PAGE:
The Need for School Uniforms
A safe and structured learning environment is the first requirement of a good school. Children who feel safe and secure will better learn basic American values. In return they will learn the basis of good citizenship and become better students. In response to growing levels of violence in our schools, many parents, teachers, and school officials have been forced to look toward school uniforms as one potentially positive way to reduce discipline problems and increase school safety. It has been observed that the adoption of school uniform policies can promote school safety, improve discipline, and enhance the learning environment. The potential benefits of school uniforms include decreasing violence and theft. Some instances involving designer clothing and expensive sneakers have even led to life-threatening situations among students. Uniforms would also prevent gang members from wearing gang colors and insignia at school. Uniforms would also teach students discipline and help them resist peer pressure. Uniforms would also help students concentrate on their schoolwork and would help school officials detect intruders who come unwelcome into the school. As a result, many local communities are deciding to adopt school uniform policies as part of an overall program to improve school safety and discipline. California, Florida, Georgia, Indiana, Louisiana, Maryland, New York, Tennessee, Utah and Virginia have enacted school uniform regulations. Many large public school systems including Baltimore, Cincinnati, Dayton, Detroit, Los Angeles, Long Beach, Miami, Memphis, Milwaukee, Nashville, New Orleans, Phoenix, Seattle and St. Louis have schools with either voluntary or mandatory uniform policies, mostly in elementary and middle schools. In addition, many private schools have required uniforms for a number of years. Still other schools have implemented dress codes to encourage a safe environment by prohibiting clothes with certain language or gang colors. The decision to adopt a uniform policy must be made by states and local school districts. For uniforms to be a success, as with all other school initiatives, parents must be involved. We must get the parents involved with the uniform policies from the beginning. Their support of the uniform policy is critical to its success. The strongest push for school uniforms in recent years has come from parent groups who want better discipline in their children's schools. Parent groups have actively lobbied schools to create uniform policies and have often led school task forces that have drawn up uniform guidelines. Many schools that have successfully created a uniform policy survey parents first to gauge support for school uniform requirements and then seek the parent's opinions in designing the uniform. Parent support is also essential in encouraging students to wear the uniform. A school uniform policy must protect students' religious expression. A school uniform policy must accommodate students whose religious beliefs are greatly burdened by a uniform requirement. As U.S. Secretary of Education Richard W. Riley stated in Religious Expression in Public Schools, a guide he sent to superintendents throughout the nation on August 10, 1995:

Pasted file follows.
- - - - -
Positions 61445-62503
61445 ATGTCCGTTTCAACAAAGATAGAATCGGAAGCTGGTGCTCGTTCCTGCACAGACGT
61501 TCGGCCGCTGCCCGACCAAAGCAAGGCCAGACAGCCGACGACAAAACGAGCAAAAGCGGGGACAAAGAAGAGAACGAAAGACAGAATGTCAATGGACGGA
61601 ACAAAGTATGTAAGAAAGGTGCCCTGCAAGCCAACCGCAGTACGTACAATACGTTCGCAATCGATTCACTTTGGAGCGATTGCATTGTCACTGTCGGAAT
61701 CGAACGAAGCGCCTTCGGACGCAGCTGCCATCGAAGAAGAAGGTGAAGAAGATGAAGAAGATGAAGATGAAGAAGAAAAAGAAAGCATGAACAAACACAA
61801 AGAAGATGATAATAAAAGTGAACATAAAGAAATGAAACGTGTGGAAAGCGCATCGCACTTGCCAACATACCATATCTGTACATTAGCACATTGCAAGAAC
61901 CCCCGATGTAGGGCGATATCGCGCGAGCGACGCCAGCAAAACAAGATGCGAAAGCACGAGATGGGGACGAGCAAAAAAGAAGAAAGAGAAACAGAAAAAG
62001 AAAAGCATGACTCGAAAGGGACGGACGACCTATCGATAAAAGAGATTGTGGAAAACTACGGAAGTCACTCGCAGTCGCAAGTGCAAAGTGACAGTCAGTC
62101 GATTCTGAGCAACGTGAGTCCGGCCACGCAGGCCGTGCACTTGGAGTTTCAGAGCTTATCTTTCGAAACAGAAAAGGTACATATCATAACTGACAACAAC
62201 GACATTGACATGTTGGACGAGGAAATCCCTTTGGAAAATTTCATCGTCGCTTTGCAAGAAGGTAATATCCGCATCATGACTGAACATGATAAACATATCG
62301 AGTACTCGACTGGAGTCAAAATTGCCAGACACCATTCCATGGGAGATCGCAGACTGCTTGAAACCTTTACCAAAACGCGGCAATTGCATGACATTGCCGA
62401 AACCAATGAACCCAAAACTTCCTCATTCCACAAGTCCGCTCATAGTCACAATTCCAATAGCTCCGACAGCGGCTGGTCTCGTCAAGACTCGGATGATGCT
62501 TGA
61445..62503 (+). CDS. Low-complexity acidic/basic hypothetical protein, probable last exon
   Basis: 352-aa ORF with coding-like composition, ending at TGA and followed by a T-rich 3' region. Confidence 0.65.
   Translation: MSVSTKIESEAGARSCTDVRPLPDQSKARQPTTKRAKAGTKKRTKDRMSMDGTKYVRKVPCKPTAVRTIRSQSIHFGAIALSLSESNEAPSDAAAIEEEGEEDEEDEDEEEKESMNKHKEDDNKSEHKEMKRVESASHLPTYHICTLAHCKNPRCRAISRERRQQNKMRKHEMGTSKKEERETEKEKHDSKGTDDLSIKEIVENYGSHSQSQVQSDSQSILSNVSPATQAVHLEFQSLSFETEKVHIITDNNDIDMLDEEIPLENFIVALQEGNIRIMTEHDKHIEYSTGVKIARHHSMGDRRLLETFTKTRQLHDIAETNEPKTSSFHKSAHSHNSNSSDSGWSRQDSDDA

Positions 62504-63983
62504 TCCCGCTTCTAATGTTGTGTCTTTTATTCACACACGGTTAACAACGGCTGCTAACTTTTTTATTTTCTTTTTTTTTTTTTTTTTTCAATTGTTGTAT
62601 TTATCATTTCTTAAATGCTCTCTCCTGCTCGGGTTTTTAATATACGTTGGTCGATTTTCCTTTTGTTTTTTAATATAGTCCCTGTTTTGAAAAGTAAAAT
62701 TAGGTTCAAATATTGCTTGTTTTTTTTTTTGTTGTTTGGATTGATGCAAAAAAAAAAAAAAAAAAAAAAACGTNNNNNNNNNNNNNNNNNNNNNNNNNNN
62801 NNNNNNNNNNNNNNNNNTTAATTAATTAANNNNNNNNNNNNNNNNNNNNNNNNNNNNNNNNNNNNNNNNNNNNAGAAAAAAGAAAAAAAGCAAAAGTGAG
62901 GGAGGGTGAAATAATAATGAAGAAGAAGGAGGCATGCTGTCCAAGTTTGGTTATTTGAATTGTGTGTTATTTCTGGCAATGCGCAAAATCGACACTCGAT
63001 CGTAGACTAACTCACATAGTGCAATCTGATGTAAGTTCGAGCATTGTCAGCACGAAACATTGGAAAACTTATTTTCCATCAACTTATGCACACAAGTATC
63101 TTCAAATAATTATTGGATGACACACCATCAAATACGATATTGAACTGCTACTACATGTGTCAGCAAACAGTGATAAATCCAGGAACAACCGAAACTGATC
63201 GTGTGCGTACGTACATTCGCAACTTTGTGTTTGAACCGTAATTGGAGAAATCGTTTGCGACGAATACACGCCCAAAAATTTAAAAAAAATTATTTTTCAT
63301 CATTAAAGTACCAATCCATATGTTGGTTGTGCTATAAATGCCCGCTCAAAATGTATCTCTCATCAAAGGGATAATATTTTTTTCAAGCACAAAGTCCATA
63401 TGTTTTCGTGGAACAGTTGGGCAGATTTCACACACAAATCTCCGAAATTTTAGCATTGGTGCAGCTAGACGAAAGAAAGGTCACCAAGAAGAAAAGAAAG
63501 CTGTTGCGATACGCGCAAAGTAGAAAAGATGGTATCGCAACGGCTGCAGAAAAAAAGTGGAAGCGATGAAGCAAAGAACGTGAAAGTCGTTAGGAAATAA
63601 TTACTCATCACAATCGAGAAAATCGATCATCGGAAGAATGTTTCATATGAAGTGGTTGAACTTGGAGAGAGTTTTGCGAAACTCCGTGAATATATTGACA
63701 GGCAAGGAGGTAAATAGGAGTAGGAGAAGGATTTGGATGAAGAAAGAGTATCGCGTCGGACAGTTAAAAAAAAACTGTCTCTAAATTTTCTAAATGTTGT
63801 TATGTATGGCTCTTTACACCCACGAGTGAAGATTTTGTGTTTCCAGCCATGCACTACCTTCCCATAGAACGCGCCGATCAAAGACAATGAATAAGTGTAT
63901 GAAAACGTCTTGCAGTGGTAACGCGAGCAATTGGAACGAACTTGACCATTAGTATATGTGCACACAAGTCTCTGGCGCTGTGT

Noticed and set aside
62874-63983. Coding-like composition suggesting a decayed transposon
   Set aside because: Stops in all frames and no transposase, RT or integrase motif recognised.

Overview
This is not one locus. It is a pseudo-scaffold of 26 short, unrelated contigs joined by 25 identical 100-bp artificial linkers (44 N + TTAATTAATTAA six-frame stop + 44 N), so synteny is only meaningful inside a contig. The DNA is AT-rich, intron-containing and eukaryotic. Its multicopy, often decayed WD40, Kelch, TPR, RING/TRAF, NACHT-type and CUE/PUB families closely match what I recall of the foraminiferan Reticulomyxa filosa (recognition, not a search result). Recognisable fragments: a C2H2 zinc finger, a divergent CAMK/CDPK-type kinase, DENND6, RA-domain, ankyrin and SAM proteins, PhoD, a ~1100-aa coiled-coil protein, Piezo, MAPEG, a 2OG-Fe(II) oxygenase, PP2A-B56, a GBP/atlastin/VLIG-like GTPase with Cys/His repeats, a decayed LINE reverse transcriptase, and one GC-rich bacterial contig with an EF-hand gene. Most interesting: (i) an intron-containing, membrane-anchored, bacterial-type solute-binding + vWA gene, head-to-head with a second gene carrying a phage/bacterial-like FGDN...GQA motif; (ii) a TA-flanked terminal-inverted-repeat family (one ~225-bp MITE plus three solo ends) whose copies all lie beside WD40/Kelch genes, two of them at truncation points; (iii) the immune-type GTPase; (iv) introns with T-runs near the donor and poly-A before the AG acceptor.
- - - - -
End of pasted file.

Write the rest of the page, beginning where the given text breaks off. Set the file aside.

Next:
Students may display religious messages on items of clothing to the same extent that they are permitted to display other comparable messages. Religious messages
may not be singled out for suppression, but rather are subject to the same rules as
generally apply to comparable messages. When wearing particular attire, such as
Yarmulkes and head scarves, during the school day is part of students' religious
practice, under the Religious Freedom Restoration Act schools generally may not
prohibit the wearing of such items.
A uniform policy must protect students' other rights of expression. It must not prohibit students from wearing or displaying expressive items. For example,...
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Gursky, Daniel. " ‘Uniform ' Improvement?" The Education Digest Mar. 1996: 46-48.
Mancini, Gail Hinchion. "School Uniforms: Dressing for Success or Conformity?" The
Education Digest Dec. 1997: 62-65.
Pollitt. Katha. "School Uniforms." The Nation 27 Apr. 1998: 10.
President William Clinton. State of the Union Address
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